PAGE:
6. Nev. Rev. Stat. Ann. § 33.040 (LexisNexis 2011). 

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  2. Harassment/Stalking

    1. Introduction

      Depending on the circumstances of the situation, a victim of the nonconsensual publication of his/her private, intimate images may also seek a restraining order based on harassment and/or stalking against the person who published the images. Unlike a domestic violence restraining order, a harassment or stalking restraining order is not limited in its scope by the relationship between the victim and the adverse party and only requires either 1) the threatening of the victim with bodily injury, physical damage to property, physical confinement, or an act “intended to substantially harm the [victim] or any other person[’s]” physical or mental health or safety1, or 2) that the victim “feel terrorized, frightened, intimidated, harassed or fearful for the immediate safety of a family or household member” by the adverse party’s conduct.2

    2. Text of Statute and Elements of a Claim

      Nev. Rev. Stat. § 200.591

      “1. In addition to any other remedy provided by law, a person who reasonably believes that the crime of stalking, aggravated stalkingsee Nev. Rev. Stat. § 200.575(1) and (2). or harassment3 is being committed against him or her by another person may petition any court of competent jurisdiction for a temporary or extended order directing the person who is allegedly committing the crime to:

      (a) Stay away from the home, school, business or place of employment of the victim of the alleged crime and any other location specifically named by the court.

      (b) Refrain from contacting, intimidating, threatening or otherwise interfering with the victim of the alleged crime and any other person named in the order, including, without limitation, a member of the family or the household of the victim of the alleged crime.

      (c) Comply with any other restriction which the court deems necessary to protect the victim of the alleged crime or to protect any other person named in the order, including, without limitation, a member of the family or the household of the victim of the alleged crime.4

      In Nevada, a plaintiff “seeking a temporary restraining order must establish: (1) a likelihood of success on the merits, (2) a likelihood of irreparable harm in the absence of preliminary relief, (3) that the balance of equities tips in his/her favor, and (4) an injunction is in the public interest.”5

    3. Cases

      1. Goldsmith v. Cooper, 2010 U.S. Dist. LEXIS 121705 (D. Nev. Oct. 29, 2010)

        • Procedural Posture: Motion for ex parte temporary restraining order and application for hearing on preliminary injunction on an order shortening time.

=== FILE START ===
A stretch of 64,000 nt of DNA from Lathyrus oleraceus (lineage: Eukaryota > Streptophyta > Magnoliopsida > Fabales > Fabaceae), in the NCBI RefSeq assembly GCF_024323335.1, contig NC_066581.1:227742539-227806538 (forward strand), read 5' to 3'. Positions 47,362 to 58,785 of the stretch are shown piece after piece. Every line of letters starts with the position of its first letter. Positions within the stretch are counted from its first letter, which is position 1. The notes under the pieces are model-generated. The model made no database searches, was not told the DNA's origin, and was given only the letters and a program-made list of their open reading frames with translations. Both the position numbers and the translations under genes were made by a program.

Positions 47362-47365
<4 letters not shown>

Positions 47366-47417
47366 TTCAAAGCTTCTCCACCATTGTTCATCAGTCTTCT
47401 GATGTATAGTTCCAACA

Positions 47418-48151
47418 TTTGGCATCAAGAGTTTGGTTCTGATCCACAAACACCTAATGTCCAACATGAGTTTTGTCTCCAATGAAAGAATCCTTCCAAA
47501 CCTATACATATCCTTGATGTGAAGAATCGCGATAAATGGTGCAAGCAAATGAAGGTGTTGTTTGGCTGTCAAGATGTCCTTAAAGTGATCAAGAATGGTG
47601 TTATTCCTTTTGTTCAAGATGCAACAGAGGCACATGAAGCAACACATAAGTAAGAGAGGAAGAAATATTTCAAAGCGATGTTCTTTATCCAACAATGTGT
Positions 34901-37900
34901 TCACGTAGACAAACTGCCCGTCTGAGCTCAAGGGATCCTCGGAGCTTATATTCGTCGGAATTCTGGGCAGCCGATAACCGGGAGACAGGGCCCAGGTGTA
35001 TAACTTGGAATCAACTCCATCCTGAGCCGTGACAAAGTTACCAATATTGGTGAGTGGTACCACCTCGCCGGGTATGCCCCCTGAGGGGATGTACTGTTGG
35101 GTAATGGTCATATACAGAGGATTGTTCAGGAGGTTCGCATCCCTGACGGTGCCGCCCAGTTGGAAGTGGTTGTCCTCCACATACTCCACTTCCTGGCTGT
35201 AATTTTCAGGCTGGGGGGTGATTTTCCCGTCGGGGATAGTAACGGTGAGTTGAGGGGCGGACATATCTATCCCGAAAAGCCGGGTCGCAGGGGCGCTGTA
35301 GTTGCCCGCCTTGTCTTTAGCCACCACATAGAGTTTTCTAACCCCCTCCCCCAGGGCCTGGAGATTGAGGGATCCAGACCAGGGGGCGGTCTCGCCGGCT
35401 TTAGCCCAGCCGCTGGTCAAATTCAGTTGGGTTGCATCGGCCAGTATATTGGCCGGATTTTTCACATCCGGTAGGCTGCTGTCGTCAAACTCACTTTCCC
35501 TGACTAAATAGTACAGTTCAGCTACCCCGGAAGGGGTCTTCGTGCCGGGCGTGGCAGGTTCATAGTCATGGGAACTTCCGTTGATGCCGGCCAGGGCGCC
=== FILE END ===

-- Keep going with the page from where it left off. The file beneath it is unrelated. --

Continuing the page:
• Law: Temporary restraining order

        • Relevant Facts: Plaintiff alleged that defendants published defamatory statements about him on Facebook and “engaged in a pattern of stalking him.”6 Plaintiff sought a temporary restraining order against Defendants to “prevent ‘Defendants from further using Plaintiff’s name and likeness to publish discriminatory, slanderous, misleading and false information about Plaintiff and preventing Defendants from further stalking and harassing Plaintiff in contravention with Nevada and Federal law.’”7

        • Outcome: The Court denied Plaintiff’s motion for failing to show “good cause why the matter was submitted to the court without notice to all parties” and for failing “to establish that the balance of equities tip[ped] in his favor and an injunction [was] in the public interest.”8

    4. Practice Pointers

      Notice to the adverse party is not necessary to obtain a temporary restraining order.9

      Harassment requires the adverse party to threaten the victim, whereas stalking only requires the victim to feel terrorized or harassed by the adverse party’s conduct. Under Nevada’s stalking statute, Nev. Rev. Stat. § 200.575, the victim’s reaction to the adverse party’s conduct is held to a reasonable person standard.

    1. Nev. Rev. Stat. Ann. § 200.571 (LexisNexis 2011)(“harassment”). 

    2. Nev. Rev. Stat. Ann. § 200.575(1) (LexisNexis 2011)(“stalking”). 

    3. See Nev. Rev. Stat. § 200.571. 

    4. Nev. Rev. Stat. Ann. § 200.591 (LexisNexis 2011). 

    5. Goldsmith v. Cooper, 2010 U.S. Dist. LEXIS 121705, *3 (D. Nev. Oct. 29, 2010)(citing Winter v. NRDC, Inc., 555 U.S. 7, 20 (2008)). 

    6. Id. at *3. 

    7. Id. at *3. 

    8. Id. at *5-6. 

    9. Nev. Rev. Stat. Ann. § 200.591 (LexisNexis 2011).